High Altitude Training Essay

715 Words 3 Pages
High Altitude Training

In fairly recent times, fitness as well as health and wellness has become rather popular. Along with this popularity has come methods and tools to provide for individuals who may not have access to the items or locations in which are prime for training. One particular training methodology is called “high altitude training”, and it is literally what it sounds like: training at high altitudes. The “official” ranges of altitude that are accepted are: sea level (0 to 500m), low altitude (>500 to 2000m), moderate altitude (>2000 to 3000m), high altitude (>3000 to 5500m), and extreme altitude (>5500m) (Gore). What high altitude training essentially does, is increase the volume of red blood cells in the body. Basically,
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What cannot be disputed, however, is the red blood cell count being raised, leading to greater oxygen capacities within the bodies of individuals who live at high altitude. This has led to four scenarios of study: “live high – train high”, “live low – train low”, “live high – train low”, and “live low – train high” (Christiansen). The most popular choice of these is the “live high – train low” method (Gore). This allows the body to be and maintain acclimatization to the higher altitude, resulting in a higher base level VO2Max. By training at lower altitudes, the individual is able to “perform” more work per session, thus having greater “gains” and being able to improve quicker. This, elite level training methodology, does not detract from the benefits of high altitude training, as it utilized the core concept of being at high …show more content…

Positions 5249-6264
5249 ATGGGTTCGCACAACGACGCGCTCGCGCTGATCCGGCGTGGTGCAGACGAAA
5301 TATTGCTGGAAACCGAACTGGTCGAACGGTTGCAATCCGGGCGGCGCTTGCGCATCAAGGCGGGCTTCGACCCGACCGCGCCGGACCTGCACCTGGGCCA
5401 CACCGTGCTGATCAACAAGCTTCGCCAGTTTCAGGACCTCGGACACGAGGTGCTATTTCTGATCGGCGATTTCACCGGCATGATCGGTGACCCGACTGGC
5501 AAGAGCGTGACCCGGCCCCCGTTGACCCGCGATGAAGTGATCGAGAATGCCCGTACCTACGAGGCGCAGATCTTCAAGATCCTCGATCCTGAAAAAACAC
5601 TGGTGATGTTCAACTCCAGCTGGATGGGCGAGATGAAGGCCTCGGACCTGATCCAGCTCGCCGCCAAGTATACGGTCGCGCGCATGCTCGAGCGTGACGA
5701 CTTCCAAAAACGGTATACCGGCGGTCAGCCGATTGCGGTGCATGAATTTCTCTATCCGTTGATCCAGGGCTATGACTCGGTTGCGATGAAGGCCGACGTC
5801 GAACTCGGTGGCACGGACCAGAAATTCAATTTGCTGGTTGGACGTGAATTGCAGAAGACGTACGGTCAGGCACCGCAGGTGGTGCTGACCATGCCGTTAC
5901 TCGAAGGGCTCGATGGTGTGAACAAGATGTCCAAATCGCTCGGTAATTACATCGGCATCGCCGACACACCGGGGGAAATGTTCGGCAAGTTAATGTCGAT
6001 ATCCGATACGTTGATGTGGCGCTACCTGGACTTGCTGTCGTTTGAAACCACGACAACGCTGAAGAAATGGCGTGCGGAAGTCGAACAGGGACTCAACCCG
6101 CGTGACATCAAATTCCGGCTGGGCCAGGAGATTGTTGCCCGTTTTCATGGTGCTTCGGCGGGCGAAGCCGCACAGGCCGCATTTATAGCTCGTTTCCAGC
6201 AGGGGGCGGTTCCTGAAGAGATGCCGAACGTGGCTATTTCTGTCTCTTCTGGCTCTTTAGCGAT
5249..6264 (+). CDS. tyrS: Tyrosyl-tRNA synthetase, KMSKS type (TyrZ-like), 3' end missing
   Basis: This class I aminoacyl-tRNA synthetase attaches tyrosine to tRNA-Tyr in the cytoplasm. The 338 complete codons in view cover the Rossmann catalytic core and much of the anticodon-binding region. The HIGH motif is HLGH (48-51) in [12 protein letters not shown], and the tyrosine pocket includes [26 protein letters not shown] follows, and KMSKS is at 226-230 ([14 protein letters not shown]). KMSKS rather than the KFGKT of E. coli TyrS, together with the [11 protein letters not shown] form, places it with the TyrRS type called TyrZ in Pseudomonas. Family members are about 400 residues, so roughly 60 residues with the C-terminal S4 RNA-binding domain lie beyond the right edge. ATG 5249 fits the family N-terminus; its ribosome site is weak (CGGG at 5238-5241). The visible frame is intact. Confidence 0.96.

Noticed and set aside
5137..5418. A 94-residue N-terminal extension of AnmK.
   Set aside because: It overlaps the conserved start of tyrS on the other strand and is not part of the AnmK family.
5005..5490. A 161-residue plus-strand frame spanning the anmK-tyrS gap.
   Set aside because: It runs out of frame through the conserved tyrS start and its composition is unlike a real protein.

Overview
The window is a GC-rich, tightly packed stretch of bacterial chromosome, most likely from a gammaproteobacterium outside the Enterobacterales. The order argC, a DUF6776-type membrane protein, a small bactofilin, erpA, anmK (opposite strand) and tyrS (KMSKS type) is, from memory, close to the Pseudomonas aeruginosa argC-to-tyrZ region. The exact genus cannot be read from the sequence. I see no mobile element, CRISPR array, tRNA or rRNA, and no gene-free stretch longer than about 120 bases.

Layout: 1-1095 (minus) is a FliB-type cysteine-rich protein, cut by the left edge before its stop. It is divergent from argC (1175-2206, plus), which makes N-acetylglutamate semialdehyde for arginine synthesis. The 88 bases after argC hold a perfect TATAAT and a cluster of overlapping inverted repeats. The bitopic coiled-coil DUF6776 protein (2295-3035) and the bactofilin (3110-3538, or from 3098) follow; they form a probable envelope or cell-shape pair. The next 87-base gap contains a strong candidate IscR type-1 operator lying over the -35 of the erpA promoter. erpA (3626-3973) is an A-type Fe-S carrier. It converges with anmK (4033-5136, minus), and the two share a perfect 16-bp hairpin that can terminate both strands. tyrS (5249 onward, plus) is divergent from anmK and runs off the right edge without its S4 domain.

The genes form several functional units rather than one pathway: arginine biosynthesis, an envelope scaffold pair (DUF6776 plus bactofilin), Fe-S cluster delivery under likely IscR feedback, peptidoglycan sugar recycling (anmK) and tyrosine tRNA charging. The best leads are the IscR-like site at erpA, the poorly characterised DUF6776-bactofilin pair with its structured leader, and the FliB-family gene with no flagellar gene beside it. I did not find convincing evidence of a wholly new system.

Your body is able to utilize oxygen in a very efficient manner, thus requiring you to intake less oxygen. Individuals with higher VO2Max levels tend to have a lower heartrate, which leads to lower blood pressure. Their bodies are typically in “better shape” (at least cardiovascularly) and tend to have less problems. This creates less stress both internal and external on the body. The incredible thing about VO2Max is that the “smallest worthwhile change” in performance to effect race results is as low as 0.5% (Gore)! If a change for a runner is that low, imagine what a change for your average individual would

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